L3 Global Ventures
The Impact of Women in the Workplace
If you are a woman, you are in your own right a leader. Raise your head and be proud because you are paving your way in an environment dominated by men.
Women in the olden days were commonly referred to as homemakers, housewives, or what we colloquially call Ilaw ng Tahanan. With the emergence of multiple movements and awareness drives that aim towards gender equality and acknowledgment of different sexes, women of the present have more freedom in expressing themselves and being involved in careers previously dominated by men.
Women and Emotional Intelligence
Emotional Intelligence, as defined in summary by Mayer and Salovey in 1997, is the ability to perceive, generate, understand, and regulate emotions to promote emotional and intellectual growth. This is the capacity of each individual to handle emotions and empathize with others. A multitude of books and researches were published focusing on Emotional Intelligence, or EI, and its effects in different settings and aspects, including leadership. What is interesting to note is that Emotional Intelligence is not gender-based or gender-biased. Multiple types of research have been conducted debunking that women are more emotionally intelligent than men. These researches were conducted both in the academe and the corporate world and the results would always indicate that there is no significance in the EI score between men and women. What is significantly different between the two are the EI components where they are strong. For example, females scored higher in empathy and interpersonal skills, while men scored higher in controlling emotions and assertiveness.
The reasons why women are perceived to be more emotional or have a higher EI are because women are more socially geared to display emotions and read emotions from others.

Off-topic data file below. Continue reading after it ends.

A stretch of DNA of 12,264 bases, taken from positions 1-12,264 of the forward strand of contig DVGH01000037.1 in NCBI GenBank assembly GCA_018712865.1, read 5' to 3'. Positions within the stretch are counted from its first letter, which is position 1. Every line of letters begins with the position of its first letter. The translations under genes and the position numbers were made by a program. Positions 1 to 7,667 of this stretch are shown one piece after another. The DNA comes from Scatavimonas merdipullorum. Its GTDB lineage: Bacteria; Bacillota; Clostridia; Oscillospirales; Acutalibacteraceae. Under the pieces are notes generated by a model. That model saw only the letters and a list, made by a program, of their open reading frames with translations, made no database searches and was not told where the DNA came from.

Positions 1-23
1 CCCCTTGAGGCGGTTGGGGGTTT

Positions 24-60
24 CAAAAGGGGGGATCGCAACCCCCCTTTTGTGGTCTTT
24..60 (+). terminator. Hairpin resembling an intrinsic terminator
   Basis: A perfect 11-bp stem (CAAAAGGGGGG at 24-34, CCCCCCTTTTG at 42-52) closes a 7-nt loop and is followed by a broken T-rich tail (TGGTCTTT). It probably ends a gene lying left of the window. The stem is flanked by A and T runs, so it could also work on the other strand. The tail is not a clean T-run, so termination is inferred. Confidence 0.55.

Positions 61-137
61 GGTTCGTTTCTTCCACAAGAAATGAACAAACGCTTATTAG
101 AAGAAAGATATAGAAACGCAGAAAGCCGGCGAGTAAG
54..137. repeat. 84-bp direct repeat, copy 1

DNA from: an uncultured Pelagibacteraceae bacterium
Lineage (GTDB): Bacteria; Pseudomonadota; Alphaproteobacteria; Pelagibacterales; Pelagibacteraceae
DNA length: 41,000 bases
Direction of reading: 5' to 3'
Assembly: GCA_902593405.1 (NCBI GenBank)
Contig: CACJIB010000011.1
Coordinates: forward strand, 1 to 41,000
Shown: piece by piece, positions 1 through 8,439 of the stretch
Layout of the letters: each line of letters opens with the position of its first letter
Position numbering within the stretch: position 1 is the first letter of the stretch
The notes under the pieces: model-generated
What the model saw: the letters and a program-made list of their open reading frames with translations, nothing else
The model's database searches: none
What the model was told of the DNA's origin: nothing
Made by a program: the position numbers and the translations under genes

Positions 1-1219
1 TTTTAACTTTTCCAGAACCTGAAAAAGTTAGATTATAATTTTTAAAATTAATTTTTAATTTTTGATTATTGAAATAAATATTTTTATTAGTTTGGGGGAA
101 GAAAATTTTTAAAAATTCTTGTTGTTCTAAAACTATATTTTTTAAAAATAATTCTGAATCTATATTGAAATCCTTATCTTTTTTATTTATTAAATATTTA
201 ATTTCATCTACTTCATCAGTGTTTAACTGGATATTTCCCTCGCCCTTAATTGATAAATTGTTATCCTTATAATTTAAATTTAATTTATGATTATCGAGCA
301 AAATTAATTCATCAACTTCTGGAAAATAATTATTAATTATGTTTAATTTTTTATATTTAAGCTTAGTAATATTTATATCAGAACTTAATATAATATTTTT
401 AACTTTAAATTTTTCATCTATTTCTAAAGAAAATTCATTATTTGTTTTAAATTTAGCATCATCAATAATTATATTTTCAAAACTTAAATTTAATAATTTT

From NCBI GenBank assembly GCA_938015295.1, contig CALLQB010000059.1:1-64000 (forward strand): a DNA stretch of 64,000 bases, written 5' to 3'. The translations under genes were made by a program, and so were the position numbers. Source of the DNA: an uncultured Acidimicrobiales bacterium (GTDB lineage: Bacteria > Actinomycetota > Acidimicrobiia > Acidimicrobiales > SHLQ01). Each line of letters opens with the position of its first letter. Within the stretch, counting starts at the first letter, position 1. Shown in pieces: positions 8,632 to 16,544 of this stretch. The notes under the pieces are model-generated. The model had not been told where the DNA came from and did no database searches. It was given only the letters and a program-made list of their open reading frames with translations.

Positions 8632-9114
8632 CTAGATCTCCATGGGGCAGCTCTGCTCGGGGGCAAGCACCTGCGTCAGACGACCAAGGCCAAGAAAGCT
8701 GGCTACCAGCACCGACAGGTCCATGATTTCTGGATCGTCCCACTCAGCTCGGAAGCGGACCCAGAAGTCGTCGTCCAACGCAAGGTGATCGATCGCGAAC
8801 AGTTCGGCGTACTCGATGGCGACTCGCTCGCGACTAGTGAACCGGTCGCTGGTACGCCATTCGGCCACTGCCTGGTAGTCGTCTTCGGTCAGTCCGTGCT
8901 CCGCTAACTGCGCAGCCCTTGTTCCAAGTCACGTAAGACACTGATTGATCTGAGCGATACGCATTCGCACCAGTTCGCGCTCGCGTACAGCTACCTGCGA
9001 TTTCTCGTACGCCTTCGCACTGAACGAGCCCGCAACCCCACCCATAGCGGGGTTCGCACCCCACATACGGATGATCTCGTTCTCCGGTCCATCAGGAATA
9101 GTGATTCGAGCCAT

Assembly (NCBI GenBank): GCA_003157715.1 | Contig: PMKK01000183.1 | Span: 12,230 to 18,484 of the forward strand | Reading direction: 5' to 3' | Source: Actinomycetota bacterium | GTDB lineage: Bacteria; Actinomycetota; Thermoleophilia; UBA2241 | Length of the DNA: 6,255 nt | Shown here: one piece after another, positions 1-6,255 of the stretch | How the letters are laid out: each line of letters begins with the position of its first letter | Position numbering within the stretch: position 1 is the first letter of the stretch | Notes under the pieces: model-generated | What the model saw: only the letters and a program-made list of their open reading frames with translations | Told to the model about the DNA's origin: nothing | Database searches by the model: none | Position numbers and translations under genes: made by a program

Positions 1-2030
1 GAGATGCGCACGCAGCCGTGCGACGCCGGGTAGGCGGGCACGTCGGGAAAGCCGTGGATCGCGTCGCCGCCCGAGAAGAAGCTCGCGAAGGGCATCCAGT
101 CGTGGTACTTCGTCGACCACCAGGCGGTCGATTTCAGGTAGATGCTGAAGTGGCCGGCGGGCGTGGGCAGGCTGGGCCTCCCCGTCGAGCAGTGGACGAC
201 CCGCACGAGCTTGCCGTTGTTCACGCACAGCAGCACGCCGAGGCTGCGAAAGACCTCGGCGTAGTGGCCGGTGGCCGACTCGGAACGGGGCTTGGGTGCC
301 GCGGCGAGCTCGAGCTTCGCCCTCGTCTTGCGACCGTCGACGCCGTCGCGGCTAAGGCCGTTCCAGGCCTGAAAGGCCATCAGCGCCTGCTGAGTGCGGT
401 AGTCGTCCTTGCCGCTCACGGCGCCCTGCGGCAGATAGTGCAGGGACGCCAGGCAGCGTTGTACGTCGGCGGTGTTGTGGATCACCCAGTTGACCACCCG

Women as leaders
Because women are commonly perceived to be emotional, people believe that this is a disadvantage in the workplace, especially if the leader is a woman. As women are naturally emotional, their judgment and decisions are perceived to be clouded and biased, and they are not as strong in asserting what needs to be done for their team or business. However what most people don’t know is that based on the key elements that American psychologist Daniel Goleman had popularized, women are organically geared to be stronger in these areas. The key elements, namely, self-awareness, self-regulation, motivation, empathy, and social skills, women are more resilient on self-awareness, empathy, and social skills. These key elements are historically and statistically important for any leader to acquire and balance as these can cover all aspects of being a leader: understanding strengths and weaknesses, decision-making, continuous drive towards their goals, interpersonal skills, communication, etc.
Thus, having a woman as a colleague or leader is not a drawback but more of a benefit to the organization she belongs to. She is inclined to be more emotionally well-rounded, understands how to deal with teammates, and practices self-restraint in dealing with decisions and situations. With this, gender stereotyping in leadership shall no longer exist.